Those who associate ceramics with functional vessels or charming knick-knacks are in for a shock. Clay may start out soft, but in the right hands it can deliver a hard blow. From British Toby Jugs to Marcel Duchamp's Fountain to a wall of gruesome tiles that forms a portrait of President George W. Bush, ceramic art has the power to provoke and subvert.
Confrontational Ceramics surveys the work of contemporary sculptors, potters, and mixed media artists who have turned the ancient medium of clay into an articulate vehicle for political and social commentary. Educator and curator Judith S. Schwartz gathers the works of more than two hundred artists from thirty different countries into a glossy full-color overview of the radical ceramics scene. Provocative pieces from makers such as Grayson Perry, Robert Arneson, Richard Notkin, Howard Kottler, as well as newer talents, address personal, social, and geopolitical injustices from rape to racism. In their own words, these bold artists discuss the outrage behind their outrageous works. Schwartz provides historical context for current and late twentieth-century protest in the form of ceramics. She also places the artists within thematic groupings: war and politics, the social and human condition, gender issues, the environment, and popular and material culture.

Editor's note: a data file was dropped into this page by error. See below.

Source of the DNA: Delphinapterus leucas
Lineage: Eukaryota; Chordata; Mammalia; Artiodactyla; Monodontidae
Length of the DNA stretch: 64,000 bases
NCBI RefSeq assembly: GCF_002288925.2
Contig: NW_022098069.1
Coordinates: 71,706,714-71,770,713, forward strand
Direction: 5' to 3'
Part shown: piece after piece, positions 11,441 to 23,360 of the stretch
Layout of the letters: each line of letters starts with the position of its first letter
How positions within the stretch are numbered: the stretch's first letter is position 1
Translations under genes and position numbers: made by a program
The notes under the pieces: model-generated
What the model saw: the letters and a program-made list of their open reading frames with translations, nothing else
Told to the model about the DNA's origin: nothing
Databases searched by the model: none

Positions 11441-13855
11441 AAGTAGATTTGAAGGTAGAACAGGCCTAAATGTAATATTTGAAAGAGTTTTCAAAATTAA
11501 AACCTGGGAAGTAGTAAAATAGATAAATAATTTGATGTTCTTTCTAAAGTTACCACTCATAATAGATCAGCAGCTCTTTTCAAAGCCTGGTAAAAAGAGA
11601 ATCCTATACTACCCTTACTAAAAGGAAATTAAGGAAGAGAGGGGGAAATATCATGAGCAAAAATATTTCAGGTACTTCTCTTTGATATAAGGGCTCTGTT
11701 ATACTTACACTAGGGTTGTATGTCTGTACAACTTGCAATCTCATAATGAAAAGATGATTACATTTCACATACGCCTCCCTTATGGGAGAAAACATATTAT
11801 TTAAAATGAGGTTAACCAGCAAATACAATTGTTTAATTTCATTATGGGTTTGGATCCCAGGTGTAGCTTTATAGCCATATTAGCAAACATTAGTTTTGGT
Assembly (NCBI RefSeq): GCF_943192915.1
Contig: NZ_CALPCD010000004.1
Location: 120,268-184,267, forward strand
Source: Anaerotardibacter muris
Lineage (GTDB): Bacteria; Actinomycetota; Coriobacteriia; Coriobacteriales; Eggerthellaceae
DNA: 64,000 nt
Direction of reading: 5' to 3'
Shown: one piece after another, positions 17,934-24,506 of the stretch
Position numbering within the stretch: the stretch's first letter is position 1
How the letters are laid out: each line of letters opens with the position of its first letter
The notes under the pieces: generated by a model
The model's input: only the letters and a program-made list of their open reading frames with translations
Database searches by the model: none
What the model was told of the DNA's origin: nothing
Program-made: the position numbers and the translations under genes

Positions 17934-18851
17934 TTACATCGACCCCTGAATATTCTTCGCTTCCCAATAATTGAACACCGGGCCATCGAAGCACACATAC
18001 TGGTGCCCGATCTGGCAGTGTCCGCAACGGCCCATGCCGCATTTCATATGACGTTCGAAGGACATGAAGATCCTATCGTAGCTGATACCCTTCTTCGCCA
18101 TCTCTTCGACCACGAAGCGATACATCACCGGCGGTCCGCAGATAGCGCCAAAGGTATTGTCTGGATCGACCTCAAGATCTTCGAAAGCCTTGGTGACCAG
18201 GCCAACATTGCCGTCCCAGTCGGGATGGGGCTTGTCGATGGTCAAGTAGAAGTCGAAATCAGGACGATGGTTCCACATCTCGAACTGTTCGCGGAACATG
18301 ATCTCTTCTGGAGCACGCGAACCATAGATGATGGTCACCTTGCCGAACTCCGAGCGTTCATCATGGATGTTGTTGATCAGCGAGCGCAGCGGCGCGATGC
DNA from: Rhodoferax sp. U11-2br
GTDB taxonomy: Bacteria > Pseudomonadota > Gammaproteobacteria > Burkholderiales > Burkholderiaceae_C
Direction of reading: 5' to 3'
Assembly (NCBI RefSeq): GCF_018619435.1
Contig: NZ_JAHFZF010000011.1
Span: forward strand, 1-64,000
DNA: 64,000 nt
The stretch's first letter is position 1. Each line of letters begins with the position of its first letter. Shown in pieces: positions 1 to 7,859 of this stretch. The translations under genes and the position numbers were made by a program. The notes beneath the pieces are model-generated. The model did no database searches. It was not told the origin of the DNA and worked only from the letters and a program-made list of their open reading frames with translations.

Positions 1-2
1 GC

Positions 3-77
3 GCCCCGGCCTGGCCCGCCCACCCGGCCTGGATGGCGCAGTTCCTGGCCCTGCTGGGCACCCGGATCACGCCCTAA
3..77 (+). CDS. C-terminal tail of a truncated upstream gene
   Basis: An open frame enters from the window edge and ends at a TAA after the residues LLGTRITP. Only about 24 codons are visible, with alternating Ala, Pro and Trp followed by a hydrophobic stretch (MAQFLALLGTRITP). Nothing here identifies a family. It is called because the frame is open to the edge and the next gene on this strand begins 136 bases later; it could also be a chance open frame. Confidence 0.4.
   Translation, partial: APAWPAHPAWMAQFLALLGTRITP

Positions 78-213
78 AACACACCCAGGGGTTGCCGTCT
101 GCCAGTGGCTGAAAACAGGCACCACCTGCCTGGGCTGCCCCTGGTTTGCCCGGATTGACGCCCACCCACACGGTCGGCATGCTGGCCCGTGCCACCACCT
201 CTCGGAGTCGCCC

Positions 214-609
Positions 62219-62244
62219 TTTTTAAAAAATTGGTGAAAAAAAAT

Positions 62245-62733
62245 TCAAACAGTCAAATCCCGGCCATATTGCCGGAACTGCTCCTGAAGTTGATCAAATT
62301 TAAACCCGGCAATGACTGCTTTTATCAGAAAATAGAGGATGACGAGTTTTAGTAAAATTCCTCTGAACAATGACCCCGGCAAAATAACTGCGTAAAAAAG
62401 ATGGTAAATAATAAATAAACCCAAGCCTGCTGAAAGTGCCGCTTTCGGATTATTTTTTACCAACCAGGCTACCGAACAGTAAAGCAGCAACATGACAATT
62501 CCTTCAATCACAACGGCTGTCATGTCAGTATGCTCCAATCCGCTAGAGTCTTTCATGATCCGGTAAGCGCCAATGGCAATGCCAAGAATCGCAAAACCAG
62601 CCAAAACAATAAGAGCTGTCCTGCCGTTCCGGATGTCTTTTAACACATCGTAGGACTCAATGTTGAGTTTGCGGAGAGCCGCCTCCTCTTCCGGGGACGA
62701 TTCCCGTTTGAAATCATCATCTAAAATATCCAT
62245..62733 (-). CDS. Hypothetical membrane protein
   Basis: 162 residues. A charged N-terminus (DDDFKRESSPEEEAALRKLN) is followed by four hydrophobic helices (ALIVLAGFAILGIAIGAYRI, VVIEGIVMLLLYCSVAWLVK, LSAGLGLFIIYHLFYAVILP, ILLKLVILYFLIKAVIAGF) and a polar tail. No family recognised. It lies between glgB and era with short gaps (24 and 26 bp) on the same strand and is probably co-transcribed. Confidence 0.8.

Filled with subtle satire, garish jests, grotesque shock treatments, and moving testaments, Confrontational Ceramics is a radical departure from conventional coffee-table ceramics books on decorative housewares or formal abstractions. This art book will amuse, inspire, and possibly offend art historians, ceramics collectors, and anyone with an eye for the outlandish.